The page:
So...yeah. But, I have a little bit of taint in me because I do tend to agree on some Democratic issues. (I voted for Clinton...for the second term.) I'm not a bleeding-heart liberal, that's for sure. And I'm not a hard-hearted conservative either. It is just that I embrace traditions and history. I respect certain traditions and I revere the flag as a sacred symbol of our nation. But I also like to think freely for myself and make my own choices. Not get wrapped up in someone's or some group's interests just because...just because I want to belong. I do not have that kind of desperate need to belong. I would prefer intelligence any day. I want to hear what my options are and research for myself, then make my own choice. That is what I want. I don't want to be ruled by some dictating government or leader. I don't want to live in terror or oppression of any kind. I understand the great lengths that the men and women went through who founded our republic. From breaking free of the strong-arm of mother England to battling off the French (giving them Canada); warring with one another (North vs. South) to agreeing in order to form a more perfect Union; then maturing to see that slavery was oppressive and contrary to our beliefs of freedom and liberty; fighting off pirates who attempted to make us pay tribute for use of the oceans...

I look at our current state of affairs and sometimes it appears bleak. But I am glad to know that we, as a whole, are still a civilized nation. That when we disagree, we do not resort to picking up stones and falling into the frenzy of a mob-mentality to assault authorities. (Only those liberal unintelligent idiots in Seattle would do something like that... like during a World Trade Organization conference.)

The news coverage of the Inauguration showed a group of people who came all the way to Washington D.C. just so they could "turn their backs on the President." I thought that was a very mature way of protesting. It was peaceful. It didn't hurt anyone - except maybe the President's feelings. (If he chose to care about that.) It made it's point. I thought it was a pretty loud statement anyway. If a bunch of people turned their back on me, I would get the point.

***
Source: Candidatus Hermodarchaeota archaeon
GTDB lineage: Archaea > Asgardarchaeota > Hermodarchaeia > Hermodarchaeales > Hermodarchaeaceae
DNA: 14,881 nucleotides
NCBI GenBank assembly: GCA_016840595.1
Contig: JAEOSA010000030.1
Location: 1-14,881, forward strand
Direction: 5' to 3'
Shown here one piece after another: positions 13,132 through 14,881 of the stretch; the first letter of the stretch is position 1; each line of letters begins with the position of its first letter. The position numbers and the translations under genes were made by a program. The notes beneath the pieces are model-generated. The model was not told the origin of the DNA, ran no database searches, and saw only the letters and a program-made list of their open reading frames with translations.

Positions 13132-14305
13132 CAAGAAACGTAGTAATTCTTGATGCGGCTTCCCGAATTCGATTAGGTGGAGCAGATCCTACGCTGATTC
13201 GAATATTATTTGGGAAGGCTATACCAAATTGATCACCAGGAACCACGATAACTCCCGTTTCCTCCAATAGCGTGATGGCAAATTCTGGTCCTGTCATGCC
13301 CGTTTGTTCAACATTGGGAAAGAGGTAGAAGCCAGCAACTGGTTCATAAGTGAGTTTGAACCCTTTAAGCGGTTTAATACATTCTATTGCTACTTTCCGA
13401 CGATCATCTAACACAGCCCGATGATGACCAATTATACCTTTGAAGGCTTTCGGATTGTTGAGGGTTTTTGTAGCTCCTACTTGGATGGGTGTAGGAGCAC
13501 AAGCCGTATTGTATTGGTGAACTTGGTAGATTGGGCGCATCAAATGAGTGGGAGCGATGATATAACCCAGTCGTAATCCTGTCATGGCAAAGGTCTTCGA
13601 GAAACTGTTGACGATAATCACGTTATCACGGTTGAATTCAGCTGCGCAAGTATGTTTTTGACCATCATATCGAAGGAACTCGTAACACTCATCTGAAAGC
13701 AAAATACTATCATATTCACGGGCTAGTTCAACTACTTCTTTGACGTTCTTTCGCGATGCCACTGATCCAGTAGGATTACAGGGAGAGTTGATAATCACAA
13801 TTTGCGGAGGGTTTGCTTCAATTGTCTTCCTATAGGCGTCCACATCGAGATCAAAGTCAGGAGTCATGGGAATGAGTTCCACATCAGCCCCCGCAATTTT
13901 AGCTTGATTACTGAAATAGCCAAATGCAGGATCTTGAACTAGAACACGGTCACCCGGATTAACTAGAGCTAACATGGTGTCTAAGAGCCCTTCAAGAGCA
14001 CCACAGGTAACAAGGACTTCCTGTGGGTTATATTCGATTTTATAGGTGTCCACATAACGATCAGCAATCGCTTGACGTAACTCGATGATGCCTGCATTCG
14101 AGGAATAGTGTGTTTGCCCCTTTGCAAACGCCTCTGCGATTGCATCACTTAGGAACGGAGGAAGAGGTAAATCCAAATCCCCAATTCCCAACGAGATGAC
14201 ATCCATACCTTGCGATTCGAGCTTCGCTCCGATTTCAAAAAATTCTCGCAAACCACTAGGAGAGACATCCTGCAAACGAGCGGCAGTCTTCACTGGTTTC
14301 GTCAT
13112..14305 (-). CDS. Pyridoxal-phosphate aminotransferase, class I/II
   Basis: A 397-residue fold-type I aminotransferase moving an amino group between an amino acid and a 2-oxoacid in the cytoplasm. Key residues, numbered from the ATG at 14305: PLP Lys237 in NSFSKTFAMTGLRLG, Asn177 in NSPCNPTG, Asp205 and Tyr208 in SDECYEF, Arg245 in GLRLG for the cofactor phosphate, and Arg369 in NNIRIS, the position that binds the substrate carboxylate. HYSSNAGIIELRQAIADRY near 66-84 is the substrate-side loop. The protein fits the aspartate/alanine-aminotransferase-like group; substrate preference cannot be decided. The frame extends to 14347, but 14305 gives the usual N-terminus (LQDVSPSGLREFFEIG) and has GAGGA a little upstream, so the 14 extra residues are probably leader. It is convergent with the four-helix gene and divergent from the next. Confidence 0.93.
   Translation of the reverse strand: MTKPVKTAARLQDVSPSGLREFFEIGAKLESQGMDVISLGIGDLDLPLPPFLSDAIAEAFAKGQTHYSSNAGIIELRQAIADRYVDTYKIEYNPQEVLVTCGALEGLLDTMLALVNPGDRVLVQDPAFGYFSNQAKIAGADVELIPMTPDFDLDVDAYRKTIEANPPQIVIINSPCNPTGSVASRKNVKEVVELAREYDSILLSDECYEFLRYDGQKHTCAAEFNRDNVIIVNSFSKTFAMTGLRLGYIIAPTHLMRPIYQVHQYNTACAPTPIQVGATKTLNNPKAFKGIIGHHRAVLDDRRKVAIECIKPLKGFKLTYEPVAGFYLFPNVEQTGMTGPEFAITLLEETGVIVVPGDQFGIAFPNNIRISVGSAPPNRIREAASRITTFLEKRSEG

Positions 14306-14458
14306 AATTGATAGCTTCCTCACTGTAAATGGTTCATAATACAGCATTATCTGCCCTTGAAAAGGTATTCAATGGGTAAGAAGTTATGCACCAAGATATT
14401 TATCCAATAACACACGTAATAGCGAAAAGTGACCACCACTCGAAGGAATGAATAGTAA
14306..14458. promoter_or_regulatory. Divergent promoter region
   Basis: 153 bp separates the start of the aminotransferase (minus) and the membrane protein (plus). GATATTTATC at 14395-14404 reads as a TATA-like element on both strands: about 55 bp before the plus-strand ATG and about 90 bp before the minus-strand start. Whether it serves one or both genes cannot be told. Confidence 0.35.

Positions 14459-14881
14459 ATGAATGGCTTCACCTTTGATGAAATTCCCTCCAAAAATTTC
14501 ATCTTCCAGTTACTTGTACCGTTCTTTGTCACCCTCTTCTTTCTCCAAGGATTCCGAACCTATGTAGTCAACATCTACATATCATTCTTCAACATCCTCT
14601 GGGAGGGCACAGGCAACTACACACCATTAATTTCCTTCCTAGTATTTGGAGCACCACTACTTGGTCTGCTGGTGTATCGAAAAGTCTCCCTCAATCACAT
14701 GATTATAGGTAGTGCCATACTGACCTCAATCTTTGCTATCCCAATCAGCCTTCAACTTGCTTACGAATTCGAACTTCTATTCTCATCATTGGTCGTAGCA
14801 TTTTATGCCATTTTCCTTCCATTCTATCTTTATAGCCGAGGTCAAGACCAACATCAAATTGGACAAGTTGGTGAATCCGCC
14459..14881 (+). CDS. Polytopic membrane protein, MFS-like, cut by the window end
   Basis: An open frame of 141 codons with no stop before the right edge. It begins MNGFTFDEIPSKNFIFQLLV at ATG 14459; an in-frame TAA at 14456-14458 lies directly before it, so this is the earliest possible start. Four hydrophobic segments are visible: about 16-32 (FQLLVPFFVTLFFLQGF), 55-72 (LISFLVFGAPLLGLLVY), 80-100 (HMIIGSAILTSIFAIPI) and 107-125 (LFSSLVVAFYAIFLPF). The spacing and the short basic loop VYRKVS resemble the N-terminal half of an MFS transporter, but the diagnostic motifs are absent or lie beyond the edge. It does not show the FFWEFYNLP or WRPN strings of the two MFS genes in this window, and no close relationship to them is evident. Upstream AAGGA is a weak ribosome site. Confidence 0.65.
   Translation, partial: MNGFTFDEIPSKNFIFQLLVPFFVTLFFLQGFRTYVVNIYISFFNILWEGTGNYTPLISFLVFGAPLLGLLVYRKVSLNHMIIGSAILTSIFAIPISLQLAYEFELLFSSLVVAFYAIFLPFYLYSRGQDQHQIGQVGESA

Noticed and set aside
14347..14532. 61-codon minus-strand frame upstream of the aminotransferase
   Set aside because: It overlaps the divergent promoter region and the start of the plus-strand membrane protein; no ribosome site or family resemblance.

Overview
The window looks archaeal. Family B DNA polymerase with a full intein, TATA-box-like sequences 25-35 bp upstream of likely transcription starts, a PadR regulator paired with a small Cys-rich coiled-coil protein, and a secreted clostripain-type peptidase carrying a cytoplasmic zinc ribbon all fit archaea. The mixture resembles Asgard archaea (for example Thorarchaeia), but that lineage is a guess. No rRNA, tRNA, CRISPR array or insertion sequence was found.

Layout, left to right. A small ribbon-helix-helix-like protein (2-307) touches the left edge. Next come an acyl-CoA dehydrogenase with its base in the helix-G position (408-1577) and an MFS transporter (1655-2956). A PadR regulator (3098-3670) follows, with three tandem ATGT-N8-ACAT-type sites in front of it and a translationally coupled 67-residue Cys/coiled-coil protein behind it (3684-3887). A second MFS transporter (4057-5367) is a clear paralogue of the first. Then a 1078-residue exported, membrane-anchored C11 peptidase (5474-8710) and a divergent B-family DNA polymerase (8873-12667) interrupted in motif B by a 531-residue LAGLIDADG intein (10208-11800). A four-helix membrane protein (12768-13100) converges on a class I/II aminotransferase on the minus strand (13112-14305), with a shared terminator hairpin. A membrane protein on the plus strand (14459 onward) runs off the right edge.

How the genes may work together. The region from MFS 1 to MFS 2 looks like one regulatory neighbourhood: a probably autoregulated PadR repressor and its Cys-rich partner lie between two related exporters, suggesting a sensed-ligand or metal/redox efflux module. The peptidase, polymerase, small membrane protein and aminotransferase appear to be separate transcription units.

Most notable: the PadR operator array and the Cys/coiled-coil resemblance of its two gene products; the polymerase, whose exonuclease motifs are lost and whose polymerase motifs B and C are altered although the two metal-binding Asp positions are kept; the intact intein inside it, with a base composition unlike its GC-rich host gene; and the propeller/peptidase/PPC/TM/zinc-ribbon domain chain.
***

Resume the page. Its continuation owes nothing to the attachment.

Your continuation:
Then there was that condemning flag burning bit.

But this time, I was okay with it. Because this time, I appreciate that Democracy gives us the freedom to burn the flag in a peaceful protest.

And that's my point: Peaceful demonstrations.

We can have those and we have learned how to make the most of those. To make a point with them.
But more importantly, we have people in authority who care and watch what statements are being made by the public. They listen and even if we do not see things taking action in the forefront, someone is always in the background, behind-the-scenes, trying to make things happen. To make peace.

I guess I'm just feeling a lot more grateful about our country after watching the inauguration yesterday and then waking up to see on the news that a Shiite Muslim mosque was bombed by rebels on a Muslim holy day: Eid Al-Hajj. I find these kind of acts very violating to things sacred. Only an evil person could commit such an irreverent act. Killing children, women, and men. And what for?

Because they are protesting the elections coming up!

I could not imagine living in a country where uncivilized, uncaring, mindless idiots with weapons would be free to run through the streets bombing churches, hospitals, schools, and anyone they thought was a threat to their mentally dysfunctional mindset...terrorizing everyone and making just the simple act of living become an uncomfortable challenge.

I would not want that. I would rather see people burn the flag peacefully. I'm okay with that. A little.
I the light of what I just described above. If I had a choice between the two, then I'd choose to permit flag-burning. I could live with that. And am.

It's the soldier, not the reporter, who has given us freedom of the press.

It's the soldier, not the poet, who has given us freedom of speech.

It's the soldier, not the campus organizer, who has given us the freedom to demonstrate.

It's the soldier, not the lawyer, who has given us the right to a fair trial.

It's the soldier who salutes the flag,
serves under the flag
and whose coffin is draped by the flag,
who gives the protestor the right to burn the flag.

Father Dennis Edward O'Brien, USMC